Tuesday, November 17, 2009

Yesterday the newspaper world changed in Berlin. Tomorrow the "textbook" world in the States. Go Oce! + Canon ? WOW.

The story is from Deutsche Welle | 16.11.2009: You can read the full story at the click.
Customized 'Niiu' newspaper launched |
"'Every Niiu is only printed once for every reader. You can also add the logo of your favorite soccer club or something like that,' he said.

Several German newspapers and magazines at a kioskBildunterschrift: Gro�ansicht des Bildes mit der Bildunterschrift: Newsprint is having an existential crisis

In effect, Niiu allows the reader to be his own editor, choosing the news he or she wants from the company's website. The price is not much more than the newsstand price of most German papers - 1.80 euros ($2.70).

Oberhof continues: 'I can say I want the front page of a regional newspaper, for example the Tagesspiegel from Berlin. And then I can say I want the sports section of the Bild and politics from "
The point is that the same technology makes versioned newspapers simple to adapt to fill the vacuum created by the end of textbooks.

Consider that instead of the reader, a teacher chooses just the right content for next week. Add QR codes and you get performance metrics that allow detecting early warning signs of a student at risk.

Add some quizzes, some links to YouTube Edu and reserve 2 pages for student writing and art.

It's done.


  1. I heard about this earlier this week. Great example of 'non-linear' use of content and medium. Gerd Leonhard has a great post with tips for book publishers. One of them is that (the same as with iTunes) books/content needs to be offered in a non-linear way. Same goes for education as you stated.

  2. We agree. The itune model is very apt. In 2006, I did a column for What they Think called Ipods and Textbooks http://ilnk.me/971

    At the time no one had put all the pieces together as they have done in Berlin.

    The other advantage of the non linear delivery of print is that the users choice of material emits fertile data about what interests this particular user.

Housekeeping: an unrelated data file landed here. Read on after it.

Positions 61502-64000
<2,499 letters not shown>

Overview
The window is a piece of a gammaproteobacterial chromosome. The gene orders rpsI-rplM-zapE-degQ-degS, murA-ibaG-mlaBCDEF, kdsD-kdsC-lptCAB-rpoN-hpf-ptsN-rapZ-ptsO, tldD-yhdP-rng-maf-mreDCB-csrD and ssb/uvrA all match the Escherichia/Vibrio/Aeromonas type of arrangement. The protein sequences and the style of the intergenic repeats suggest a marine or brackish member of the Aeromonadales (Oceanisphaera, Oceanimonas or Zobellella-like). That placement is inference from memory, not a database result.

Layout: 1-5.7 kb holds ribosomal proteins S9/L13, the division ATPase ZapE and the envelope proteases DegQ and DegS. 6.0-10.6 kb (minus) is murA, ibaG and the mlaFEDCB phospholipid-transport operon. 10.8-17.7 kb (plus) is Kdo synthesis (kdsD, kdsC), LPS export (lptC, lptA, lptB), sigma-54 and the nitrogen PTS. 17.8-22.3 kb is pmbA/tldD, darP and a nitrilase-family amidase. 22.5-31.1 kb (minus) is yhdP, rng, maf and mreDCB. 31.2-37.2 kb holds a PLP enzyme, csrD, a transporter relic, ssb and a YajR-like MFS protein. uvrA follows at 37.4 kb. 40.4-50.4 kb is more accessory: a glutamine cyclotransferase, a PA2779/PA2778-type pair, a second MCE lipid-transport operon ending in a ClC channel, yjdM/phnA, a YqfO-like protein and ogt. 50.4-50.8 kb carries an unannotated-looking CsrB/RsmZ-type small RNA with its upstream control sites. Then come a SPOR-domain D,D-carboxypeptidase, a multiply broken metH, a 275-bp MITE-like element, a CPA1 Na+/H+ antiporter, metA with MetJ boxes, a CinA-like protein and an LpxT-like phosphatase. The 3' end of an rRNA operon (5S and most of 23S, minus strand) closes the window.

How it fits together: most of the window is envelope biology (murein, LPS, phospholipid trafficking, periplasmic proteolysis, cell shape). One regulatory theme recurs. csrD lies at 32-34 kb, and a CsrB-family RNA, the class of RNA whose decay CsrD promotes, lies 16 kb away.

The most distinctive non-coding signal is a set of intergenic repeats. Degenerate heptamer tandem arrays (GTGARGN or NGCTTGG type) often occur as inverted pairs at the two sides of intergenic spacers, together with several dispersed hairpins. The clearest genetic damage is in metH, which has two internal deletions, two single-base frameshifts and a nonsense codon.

With the correct analytic engine that supplies a granular picture of what kind of offering to make to this user. Since the marginal cost of the analysis is zero, this brings a new margin back into print.

    In the education space, I bet that ads for NGOs and Public Health delivered directly to at risk high school students would be an easy sell. That means the paper could be free to the school, but with margins that could pay for the printing.

    Given that the Canon Oce deal has probably created lots of focus at all the globals, I bet the time is right for a start up to do a protoype experiement someplace in the world.

    If it turns out I'm pretty right, I can't see why it doesn't scale.

  3. The main problem with publishers is that they want to sell their titles - they think in titles...... not their content. That blocks thinking in new business models.

  4. I see it a little differently. The problem is that that many publishers don't focus enough on their customers. They focus on their advertisers. It makes sense with a business model based on selling eyeballs to advertisers.

    In the now ending industrial economy, the value publishers delivered were the quantity of eyeballs.So the drive was larger and larger circulation figures.

    In the emerging user network economy, the real value is how many people want what you have. The move to increasing markets with greater differentiation as opposed to greater scale is counterintuitive for advertisers as well as publishers.

    If Niiu works, they will have gathered a relatively defined audience of 5000 subsribers. A smart marketing person with the right product should be able to get significant sales from that subscriber base.

    The thing really cool about the Niiu model is that it can easily replicate to other opt in communities. Those communities can be interest defined or location defined.